* Clinton says talks "absolutely necessary" for peace
* Acknowledges "we're in a difficult position"
* Urges Arab countries to boost funding for Palestinians
By Andrew Quinn
WASHINGTON (Reuters) - U.S. Secretary of State
Hillary Clinton warned Israel and the Palestinians Wednesday
there was no "magic formula" to break an impasse over peace
talks, but said hard work could still yield a deal.
Clinton, speaking to a Palestinian advocacy group that
supports a peaceful end to the conflict, said both Prime
Minister Benjamin Netanyahu and Palestinian President Mahmoud
Abbas remained committed to a two-state solution despite a
standoff that threatens to torpedo the U.S.-brokered peace
talks less than two months after they were launched.
"Negotiations are not easy, but they are absolutely
necessary. It is always easier to defer decisions than it is to
make them," Clinton said at a banquet hosted by the American
Task Force on Palestine.
"I cannot stand here today and tell you there is a magic
formula that I have discovered that will break through the
current impasse. But we are working every day to create the
conditions for negotiations to continue and succeed."
Direct U.S.-brokered peace negotiations began on Sept. 2,
but the Palestinians suspended the talks after a 10-month
Israeli moratorium on housing starts in Jewish settlements in
the occupied West Bank expired on Sept. 26.
Palestinians fear settlements will deny them a viable and
contiguous state. Netanyahu, who shrugged off repeated U.S.
calls to extend the ban, says their future should be decided at
the negotiating table and not serve as a condition for talks.
The cloudy prospects for direct talks represent a challenge
for President Barack Obama, who has staked considerable
political capital on the peace process and has said he believes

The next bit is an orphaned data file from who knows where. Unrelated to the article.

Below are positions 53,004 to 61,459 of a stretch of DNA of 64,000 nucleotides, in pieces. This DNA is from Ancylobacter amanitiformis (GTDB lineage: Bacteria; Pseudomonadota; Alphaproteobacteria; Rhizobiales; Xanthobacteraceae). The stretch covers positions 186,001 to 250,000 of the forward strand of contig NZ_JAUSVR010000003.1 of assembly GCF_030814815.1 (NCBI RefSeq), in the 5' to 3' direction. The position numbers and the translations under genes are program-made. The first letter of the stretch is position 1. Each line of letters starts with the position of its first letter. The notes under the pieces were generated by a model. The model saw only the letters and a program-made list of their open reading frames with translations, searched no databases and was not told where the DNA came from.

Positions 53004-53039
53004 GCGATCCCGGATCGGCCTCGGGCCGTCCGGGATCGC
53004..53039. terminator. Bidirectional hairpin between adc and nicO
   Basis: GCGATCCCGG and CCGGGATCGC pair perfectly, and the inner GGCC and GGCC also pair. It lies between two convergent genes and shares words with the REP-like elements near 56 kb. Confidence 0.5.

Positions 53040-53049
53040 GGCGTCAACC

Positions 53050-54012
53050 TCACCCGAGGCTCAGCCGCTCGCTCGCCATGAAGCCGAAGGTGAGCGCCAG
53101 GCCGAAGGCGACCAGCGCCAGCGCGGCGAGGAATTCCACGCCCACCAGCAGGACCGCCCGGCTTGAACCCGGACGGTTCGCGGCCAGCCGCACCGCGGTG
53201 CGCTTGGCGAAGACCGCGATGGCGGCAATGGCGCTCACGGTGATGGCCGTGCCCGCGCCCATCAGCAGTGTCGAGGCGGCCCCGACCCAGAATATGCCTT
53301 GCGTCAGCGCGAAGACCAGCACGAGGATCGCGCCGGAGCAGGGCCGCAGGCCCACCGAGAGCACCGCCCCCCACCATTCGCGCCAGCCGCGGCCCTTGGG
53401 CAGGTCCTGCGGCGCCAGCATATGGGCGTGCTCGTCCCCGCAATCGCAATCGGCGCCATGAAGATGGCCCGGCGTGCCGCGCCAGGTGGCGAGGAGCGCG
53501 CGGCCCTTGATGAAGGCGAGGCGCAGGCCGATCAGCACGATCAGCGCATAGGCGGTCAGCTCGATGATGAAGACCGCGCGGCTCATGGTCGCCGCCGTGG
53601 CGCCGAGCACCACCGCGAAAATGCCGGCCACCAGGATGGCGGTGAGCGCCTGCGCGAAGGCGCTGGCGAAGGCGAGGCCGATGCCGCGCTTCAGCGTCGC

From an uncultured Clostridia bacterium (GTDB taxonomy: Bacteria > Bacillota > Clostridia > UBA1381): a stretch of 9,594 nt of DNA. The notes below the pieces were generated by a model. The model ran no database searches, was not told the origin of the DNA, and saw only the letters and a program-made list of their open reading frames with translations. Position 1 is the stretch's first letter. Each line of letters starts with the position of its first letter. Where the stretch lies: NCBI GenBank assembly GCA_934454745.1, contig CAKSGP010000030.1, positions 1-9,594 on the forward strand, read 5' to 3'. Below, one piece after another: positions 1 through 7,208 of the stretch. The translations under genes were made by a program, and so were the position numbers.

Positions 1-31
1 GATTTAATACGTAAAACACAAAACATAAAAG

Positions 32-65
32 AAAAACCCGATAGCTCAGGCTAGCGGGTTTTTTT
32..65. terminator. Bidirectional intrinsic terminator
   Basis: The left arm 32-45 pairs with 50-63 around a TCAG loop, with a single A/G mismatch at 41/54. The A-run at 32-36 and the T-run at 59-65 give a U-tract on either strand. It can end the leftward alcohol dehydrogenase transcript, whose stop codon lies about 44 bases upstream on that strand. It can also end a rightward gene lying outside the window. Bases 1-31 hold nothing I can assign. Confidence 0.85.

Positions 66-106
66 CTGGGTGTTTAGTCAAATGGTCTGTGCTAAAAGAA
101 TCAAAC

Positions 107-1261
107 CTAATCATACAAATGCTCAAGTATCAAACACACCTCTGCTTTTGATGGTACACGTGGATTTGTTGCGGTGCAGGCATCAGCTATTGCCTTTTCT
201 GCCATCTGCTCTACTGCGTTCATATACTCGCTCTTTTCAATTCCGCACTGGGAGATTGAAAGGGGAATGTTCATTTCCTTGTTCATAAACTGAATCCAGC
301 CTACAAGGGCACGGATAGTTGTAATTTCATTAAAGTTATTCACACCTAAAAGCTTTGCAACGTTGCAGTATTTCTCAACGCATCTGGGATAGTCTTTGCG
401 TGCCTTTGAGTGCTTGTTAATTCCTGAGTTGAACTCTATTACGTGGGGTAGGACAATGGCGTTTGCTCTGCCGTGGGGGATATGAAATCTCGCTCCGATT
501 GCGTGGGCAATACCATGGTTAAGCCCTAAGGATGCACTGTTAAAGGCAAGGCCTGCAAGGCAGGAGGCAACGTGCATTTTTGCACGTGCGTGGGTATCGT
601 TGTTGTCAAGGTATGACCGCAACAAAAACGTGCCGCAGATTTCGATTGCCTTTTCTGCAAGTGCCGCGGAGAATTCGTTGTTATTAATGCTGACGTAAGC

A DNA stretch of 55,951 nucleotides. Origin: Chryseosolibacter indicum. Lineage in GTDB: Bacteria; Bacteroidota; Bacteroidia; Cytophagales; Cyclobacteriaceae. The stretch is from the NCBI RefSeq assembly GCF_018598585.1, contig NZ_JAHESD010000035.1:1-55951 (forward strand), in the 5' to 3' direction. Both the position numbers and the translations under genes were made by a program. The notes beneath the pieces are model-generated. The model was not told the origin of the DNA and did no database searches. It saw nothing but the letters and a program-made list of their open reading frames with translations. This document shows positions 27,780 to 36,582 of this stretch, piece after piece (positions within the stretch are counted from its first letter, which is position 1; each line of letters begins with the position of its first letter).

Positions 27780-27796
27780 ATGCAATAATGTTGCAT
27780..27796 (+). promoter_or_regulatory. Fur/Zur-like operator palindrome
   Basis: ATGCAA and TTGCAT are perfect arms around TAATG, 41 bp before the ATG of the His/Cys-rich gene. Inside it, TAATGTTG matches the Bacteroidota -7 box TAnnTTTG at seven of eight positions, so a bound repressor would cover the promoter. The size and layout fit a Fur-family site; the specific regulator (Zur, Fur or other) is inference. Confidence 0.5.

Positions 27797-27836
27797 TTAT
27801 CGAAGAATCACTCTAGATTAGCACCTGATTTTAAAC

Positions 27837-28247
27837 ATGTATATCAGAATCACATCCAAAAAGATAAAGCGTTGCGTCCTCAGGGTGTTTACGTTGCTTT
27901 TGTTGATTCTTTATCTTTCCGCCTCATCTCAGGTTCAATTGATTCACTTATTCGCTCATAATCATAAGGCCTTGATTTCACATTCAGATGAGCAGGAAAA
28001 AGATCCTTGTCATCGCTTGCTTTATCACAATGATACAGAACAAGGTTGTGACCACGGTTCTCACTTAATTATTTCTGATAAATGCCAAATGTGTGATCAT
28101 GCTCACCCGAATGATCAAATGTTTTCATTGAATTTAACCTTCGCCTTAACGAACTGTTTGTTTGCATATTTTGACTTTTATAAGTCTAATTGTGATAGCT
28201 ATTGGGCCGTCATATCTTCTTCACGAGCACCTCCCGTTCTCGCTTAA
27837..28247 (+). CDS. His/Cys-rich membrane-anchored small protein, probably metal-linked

the two sides can reach a deal within a year.
But both sides appear to be digging in before U.S.
congressional elections on Nov. 2. Israeli ministers in
particular expect that if Obama's Democrats sustain heavy
losses as predicted, he may be less eager to force a showdown
with Israel and its influential supporters for fears of further
undermining his political position.
Clinton said George Mitchell, the Obama administration's
special envoy, would return to the region soon.
FOCUS ON THE FUTURE
Repeating messages she has given to Israel, Clinton told
the Palestinian group to focus on what could be gained through
negotiation, not what might be sacrificed.
"I know there are those who think that if they wait, scheme
or fight long enough, they can avoid compromising or
negotiating. But I am here to say that that is not the case.
That will only guarantee more suffering, more sorrow, and more
victims," she said.
Clinton said Israel should do more to relax its economic
blockade on the Gaza Strip, which is controlled by the Islamist
Hamas, but said states should also publicly disavow Hamas and
Lebanon's Hezbollah, sworn enemies of Israel which enjoy strong
support from both Syria and Iran.
She praised Abbas' efforts to build the framework for
future Palestinian statehood, saying improved governance was
creating an environment for more growth and investment. But she
said the fledgling state would need more support particularly
from the Arab world, which has lagged behind both the United
States and the European Union in financing.
"It takes more than words to support making the State of
Palestine a reality," she said.
(Editing by Doina Chiacu)
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